Swear Down

2 Mins read

SwearDownWritten by Russ Litten — Swear Down is the difficult second novel for Hull-based author and scriptwriter Russ Litten. His first was Scream If You Want To Go Faster, which poignantly studied a series of different characters attending the last day of the Hull Fair, Europe’s biggest travelling carnival. Swear Down is a different sort of roller coaster, tackling gang culture in London. It’s a subject the author knows well, because he helps teach writing to prisoners of Her Majesty.

A black teenager is stabbed to death in a Hackney Street. The police immediately suspect gang crime, but the matter becomes confusing when two people are later arrested over an unrelated incident, but then both confess to the murder. Newly promoted DS Peter Ndekwe has just returned from holiday, and the case is presented to him by his boss, DI Gorman, as open-and-shut. Ndekwe keeps an open mind, and irritates all around him, including his wife, by patiently replaying the recordings of the two separate confessions.

The suspects are a mismatched pair. Carlton Mackenzie is, in some ways, a typical black East London teenager. He has no serious criminal background, and has tried to stay away from the all-pervasive gang culture. Jack Shepherson is a 70-year-old ex-trawlerman from Hull, who spends his life between the pub and the betting shop. Both are adamant that they wielded the knife that ended the life of the youthful but deeply unpleasant drug and gang figure, Aaron Stewart. The two accounts are similar in some ways, but Ndekwe begins to notice discrepancies between them – other than the bloody finale – and begins to tease out a version of events which may have implications for an earlier murder, and a vicious sexual assault.

Ndekwe is a likeable enough character, but he seems nowhere near as fully fleshed out as his irascible and impatient boss. DI Gorman, described in the publisher’s blurb as ‘bigoted’, comes over as a very human, old fashioned copper with weight and blood pressure problems, but with a decent regard for his work-life balance, and only too aware of the attitudes expected in a modern police force regarding racial awareness. Ndekwe, on the other hand, follows a long line of fictional policemen who put their wives and home life a very distant second to ‘the job’. I would also take issue with the publicity statement about this book which says that Ndekwe is ‘battling against the police force’s endemic racism’. This did not come over as being an essential part of the plot. If Ndekwe does irritate his colleagues it is more through his unwillingness to accept easy answers, rather than for anything in his Nigerian background.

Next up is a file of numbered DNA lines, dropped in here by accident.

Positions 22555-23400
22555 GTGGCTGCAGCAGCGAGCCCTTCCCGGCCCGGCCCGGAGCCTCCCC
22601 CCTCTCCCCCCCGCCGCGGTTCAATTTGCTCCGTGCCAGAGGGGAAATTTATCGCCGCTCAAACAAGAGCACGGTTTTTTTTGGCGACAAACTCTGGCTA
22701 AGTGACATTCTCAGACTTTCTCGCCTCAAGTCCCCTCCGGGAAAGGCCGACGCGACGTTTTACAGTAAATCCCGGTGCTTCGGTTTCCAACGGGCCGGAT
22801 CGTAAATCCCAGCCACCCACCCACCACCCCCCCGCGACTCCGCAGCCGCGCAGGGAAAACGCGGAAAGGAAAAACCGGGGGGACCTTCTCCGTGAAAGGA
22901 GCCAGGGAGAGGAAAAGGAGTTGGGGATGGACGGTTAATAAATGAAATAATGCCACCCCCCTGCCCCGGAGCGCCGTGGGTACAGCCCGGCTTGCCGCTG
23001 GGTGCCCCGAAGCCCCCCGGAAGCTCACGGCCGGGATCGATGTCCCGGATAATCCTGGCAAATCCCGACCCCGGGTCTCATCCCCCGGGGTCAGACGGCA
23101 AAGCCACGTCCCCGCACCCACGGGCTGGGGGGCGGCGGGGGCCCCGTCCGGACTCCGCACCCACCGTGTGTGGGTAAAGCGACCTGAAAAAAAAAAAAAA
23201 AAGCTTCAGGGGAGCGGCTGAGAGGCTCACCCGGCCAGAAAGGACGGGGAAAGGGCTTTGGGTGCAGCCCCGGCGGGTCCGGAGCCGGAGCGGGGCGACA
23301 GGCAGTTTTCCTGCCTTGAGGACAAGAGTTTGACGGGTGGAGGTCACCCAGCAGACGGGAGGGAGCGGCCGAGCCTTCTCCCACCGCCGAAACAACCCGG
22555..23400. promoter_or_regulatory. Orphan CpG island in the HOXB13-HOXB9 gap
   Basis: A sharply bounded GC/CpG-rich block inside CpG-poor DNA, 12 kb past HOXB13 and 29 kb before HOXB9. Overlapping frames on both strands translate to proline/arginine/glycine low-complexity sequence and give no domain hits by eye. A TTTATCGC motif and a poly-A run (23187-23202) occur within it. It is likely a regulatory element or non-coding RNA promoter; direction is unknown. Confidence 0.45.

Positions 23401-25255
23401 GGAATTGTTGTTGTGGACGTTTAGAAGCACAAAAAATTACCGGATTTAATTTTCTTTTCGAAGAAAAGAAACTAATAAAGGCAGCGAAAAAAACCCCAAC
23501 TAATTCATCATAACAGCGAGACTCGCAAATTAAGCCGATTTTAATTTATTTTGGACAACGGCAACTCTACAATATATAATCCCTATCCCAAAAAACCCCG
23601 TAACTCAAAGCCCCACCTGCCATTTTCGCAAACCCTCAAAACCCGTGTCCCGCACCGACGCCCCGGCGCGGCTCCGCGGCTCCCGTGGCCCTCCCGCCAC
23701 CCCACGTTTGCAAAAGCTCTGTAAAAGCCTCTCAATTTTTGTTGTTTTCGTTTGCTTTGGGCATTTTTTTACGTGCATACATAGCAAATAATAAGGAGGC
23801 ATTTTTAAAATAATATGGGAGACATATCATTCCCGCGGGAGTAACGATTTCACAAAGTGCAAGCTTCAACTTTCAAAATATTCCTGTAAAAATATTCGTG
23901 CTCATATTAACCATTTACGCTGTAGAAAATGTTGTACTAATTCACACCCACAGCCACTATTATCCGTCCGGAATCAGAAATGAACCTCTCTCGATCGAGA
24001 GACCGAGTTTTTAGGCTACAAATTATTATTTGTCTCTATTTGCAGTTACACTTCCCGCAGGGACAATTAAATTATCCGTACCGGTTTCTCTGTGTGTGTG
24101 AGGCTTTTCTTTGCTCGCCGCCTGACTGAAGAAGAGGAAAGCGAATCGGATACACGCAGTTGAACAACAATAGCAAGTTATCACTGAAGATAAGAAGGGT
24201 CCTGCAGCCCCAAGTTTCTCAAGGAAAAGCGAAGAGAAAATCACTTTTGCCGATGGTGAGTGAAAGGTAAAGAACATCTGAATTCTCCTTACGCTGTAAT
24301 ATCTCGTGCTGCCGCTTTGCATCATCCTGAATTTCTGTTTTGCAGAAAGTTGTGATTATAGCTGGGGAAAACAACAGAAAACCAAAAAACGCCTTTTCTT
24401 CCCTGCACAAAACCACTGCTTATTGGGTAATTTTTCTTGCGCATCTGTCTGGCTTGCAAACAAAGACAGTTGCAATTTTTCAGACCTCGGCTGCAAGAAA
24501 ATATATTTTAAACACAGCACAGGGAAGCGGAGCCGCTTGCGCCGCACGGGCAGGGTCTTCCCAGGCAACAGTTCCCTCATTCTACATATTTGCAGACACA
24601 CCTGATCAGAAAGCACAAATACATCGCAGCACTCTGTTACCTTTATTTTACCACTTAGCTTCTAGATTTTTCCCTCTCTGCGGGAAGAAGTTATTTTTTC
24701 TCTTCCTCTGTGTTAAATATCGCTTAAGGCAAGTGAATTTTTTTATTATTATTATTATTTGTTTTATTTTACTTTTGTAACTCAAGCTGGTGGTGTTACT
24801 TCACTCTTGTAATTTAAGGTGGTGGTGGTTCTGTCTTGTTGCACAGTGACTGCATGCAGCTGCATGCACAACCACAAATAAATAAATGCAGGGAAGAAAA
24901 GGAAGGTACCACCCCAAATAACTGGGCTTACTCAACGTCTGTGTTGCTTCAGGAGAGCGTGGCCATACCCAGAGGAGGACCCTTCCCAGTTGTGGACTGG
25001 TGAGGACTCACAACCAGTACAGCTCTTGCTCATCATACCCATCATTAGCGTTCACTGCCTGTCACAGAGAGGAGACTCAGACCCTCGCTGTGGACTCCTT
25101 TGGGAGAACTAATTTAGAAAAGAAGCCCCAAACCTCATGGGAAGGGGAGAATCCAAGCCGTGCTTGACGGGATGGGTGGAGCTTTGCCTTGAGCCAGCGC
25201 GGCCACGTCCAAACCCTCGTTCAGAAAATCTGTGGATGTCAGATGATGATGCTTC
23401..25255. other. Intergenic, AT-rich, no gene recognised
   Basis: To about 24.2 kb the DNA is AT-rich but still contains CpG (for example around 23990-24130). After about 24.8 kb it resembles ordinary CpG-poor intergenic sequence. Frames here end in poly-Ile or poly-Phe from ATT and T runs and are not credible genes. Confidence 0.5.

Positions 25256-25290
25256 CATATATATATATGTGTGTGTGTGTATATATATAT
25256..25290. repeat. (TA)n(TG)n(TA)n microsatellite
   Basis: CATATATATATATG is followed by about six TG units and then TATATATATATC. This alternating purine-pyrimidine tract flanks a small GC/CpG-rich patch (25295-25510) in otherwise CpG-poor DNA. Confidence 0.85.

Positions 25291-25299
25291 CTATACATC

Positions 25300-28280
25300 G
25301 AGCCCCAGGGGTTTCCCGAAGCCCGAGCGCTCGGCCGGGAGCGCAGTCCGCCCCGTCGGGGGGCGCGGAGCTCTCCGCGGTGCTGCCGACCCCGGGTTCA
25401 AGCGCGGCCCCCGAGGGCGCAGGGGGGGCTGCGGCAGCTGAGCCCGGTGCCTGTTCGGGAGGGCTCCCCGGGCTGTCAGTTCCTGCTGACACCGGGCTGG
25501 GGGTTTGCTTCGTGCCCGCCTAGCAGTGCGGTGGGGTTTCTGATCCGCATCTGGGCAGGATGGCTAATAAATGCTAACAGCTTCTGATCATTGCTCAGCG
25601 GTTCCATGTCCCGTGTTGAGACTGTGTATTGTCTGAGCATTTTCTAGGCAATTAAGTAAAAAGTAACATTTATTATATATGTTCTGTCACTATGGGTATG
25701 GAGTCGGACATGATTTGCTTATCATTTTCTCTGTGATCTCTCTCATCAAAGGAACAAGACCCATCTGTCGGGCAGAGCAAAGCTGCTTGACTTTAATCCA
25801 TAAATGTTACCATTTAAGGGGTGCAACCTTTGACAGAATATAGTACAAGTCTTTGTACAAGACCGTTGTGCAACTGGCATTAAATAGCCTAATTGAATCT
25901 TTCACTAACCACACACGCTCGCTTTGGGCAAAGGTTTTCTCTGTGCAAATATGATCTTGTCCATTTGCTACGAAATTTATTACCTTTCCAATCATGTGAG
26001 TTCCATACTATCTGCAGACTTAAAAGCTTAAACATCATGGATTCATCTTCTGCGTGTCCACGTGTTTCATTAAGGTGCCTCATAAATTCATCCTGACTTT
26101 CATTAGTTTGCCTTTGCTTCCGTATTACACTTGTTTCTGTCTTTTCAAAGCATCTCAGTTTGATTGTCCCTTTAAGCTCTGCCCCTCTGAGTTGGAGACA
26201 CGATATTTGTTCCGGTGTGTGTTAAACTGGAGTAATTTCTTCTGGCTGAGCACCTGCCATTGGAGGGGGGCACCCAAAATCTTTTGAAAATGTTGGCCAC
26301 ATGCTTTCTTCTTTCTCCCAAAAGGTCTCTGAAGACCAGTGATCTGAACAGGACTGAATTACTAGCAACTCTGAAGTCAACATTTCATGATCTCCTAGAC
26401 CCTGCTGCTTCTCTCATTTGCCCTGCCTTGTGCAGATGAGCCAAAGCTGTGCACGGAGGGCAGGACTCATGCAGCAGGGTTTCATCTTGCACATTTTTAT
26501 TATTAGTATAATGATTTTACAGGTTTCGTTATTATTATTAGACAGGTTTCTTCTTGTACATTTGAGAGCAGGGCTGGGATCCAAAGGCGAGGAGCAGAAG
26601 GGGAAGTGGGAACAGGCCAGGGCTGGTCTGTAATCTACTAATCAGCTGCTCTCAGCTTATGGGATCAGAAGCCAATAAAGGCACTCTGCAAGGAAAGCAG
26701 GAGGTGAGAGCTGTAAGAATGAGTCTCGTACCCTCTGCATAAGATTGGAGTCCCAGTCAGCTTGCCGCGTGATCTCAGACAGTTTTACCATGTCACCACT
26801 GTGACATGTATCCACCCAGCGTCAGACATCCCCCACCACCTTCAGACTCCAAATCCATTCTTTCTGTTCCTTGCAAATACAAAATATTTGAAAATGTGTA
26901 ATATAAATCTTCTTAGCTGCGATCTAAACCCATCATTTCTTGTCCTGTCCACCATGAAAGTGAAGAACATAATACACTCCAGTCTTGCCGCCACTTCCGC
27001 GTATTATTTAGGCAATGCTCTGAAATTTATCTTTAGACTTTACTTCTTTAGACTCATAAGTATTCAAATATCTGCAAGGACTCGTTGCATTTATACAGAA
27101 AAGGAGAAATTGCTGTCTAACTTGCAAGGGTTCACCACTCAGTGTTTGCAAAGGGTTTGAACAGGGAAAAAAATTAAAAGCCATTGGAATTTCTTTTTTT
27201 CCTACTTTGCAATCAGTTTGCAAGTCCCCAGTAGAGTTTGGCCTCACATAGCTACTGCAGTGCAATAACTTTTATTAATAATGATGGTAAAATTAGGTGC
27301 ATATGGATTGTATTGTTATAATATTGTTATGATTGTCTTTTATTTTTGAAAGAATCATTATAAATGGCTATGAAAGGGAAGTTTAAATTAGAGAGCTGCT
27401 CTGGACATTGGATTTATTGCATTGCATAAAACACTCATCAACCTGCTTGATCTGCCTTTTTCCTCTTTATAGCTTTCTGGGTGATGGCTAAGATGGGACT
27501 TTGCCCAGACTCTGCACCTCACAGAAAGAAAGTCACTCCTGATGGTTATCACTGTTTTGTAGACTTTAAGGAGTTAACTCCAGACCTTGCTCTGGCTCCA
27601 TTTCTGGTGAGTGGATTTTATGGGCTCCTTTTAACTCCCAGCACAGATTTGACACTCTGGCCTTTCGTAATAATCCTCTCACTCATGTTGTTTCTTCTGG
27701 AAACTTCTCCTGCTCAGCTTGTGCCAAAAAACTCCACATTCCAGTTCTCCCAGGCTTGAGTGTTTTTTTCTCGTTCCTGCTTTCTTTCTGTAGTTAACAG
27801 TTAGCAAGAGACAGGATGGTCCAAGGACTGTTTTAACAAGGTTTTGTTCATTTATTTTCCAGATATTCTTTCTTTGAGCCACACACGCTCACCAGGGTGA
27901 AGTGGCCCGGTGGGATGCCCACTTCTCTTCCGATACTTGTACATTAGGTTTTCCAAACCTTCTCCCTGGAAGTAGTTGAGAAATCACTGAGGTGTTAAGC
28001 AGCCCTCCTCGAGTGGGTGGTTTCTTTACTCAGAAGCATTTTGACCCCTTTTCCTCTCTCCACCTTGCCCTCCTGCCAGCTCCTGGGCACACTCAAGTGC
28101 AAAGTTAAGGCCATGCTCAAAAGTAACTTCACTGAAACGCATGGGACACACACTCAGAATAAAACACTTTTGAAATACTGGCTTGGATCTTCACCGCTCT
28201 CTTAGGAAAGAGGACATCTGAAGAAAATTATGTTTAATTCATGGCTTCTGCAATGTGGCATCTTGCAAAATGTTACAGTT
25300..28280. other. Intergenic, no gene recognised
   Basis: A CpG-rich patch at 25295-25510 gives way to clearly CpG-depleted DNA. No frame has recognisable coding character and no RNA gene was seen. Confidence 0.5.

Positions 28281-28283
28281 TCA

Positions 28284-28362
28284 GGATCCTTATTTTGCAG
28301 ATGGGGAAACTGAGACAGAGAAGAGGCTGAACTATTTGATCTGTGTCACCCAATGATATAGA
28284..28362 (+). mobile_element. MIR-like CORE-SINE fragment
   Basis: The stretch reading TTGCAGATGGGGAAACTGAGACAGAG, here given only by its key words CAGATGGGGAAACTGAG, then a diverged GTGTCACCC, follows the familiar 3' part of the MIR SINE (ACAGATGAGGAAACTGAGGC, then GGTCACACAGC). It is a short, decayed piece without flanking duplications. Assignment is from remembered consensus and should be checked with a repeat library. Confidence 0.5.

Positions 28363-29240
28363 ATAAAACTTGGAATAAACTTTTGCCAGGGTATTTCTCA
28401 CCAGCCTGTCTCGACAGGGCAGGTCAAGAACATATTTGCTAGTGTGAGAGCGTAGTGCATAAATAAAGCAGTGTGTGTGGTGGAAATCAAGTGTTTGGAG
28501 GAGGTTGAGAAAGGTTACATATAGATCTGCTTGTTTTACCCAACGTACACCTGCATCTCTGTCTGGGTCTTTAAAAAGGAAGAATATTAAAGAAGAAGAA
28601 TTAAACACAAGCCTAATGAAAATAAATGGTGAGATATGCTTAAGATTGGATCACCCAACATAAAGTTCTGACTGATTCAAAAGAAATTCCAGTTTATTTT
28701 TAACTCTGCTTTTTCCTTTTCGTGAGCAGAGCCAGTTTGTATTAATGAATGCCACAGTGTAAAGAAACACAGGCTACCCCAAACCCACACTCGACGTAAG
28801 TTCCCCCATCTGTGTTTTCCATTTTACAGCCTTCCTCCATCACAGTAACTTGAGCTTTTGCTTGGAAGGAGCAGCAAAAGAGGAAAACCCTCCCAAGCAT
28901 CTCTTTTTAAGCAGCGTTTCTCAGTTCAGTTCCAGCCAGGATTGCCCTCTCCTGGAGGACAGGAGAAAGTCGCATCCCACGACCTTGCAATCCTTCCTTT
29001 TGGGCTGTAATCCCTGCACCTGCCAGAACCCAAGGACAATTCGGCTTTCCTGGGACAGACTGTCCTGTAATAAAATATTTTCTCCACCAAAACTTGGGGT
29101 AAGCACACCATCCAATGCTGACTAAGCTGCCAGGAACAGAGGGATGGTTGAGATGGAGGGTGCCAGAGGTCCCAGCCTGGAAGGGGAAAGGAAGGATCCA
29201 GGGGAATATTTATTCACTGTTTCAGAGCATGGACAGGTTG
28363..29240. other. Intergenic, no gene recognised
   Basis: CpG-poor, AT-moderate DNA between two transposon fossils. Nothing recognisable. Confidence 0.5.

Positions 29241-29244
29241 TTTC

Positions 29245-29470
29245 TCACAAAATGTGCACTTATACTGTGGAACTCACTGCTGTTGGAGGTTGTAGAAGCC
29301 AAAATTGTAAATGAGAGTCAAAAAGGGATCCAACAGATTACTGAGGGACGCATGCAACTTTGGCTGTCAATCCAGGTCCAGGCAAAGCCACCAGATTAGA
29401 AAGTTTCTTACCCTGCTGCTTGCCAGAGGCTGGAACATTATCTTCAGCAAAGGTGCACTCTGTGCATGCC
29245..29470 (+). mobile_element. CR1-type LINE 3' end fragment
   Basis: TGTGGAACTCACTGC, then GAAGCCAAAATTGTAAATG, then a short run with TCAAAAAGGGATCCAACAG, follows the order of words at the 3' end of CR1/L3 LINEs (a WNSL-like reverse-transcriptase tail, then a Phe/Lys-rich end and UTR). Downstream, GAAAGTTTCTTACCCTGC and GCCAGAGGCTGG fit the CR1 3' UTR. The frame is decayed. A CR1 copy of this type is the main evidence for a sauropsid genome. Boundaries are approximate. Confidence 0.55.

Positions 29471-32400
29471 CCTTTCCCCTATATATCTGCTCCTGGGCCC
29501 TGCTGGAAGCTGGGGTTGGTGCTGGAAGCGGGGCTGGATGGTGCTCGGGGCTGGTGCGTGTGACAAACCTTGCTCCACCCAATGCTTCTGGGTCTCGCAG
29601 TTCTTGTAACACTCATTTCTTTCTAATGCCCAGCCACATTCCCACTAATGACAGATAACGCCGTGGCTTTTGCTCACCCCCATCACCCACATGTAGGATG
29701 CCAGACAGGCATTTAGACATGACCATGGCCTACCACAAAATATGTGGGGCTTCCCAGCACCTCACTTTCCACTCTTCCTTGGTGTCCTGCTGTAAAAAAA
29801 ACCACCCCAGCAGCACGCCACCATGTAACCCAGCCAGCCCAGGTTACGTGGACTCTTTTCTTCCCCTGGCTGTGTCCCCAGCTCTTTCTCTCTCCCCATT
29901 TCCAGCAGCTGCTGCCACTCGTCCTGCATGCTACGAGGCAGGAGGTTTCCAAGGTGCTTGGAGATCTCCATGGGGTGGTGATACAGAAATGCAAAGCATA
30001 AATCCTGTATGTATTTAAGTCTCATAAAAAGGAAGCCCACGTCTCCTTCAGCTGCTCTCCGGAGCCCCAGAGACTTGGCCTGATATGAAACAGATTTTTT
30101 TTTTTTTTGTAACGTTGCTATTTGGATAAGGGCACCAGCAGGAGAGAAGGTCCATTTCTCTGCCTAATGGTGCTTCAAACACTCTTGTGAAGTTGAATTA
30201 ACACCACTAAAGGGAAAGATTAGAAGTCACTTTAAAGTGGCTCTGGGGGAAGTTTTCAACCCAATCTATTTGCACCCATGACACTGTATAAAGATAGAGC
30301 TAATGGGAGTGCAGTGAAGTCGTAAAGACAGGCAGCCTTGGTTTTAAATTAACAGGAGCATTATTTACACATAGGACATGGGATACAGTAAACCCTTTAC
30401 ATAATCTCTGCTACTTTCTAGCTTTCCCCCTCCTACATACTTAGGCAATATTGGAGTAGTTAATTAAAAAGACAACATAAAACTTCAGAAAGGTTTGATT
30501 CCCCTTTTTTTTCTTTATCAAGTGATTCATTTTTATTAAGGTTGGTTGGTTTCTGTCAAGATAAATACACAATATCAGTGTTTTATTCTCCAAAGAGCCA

Swear Down is well written, well edited and the East London streets are described authentically without the author having to rely on the irritating A-Z street map style so common in modern crime novels. The main characters are convincing, and the quiet despair of the ordinary folk who have to try to live a normal life against the mindless tribalism of London gang culture is sympathetically described. My main complaint concerns the structure of the first part of the book. In order to establish the essential premise that we have one murder, but two conflicting accounts of how it happened, we have to listen to the unedited, interview room recordings of the two suspects. In print, these seem to go on and on, page after page, with the pair of suspects being equally garrulous. This is hard going.

Fortunately, things pick up in the last third of the narrative, although I was still left feeling that I hadn’t fully grasped some of the subtleties of the case. I did enjoy the way Russ Litten occasionally takes us away from the main action, and gives us a brief but revealing snapshot of how different personalities from the story are seeing the world.

Swear Down comes out on 4 April.

Tindal Street

CFL Rating: 3 Stars

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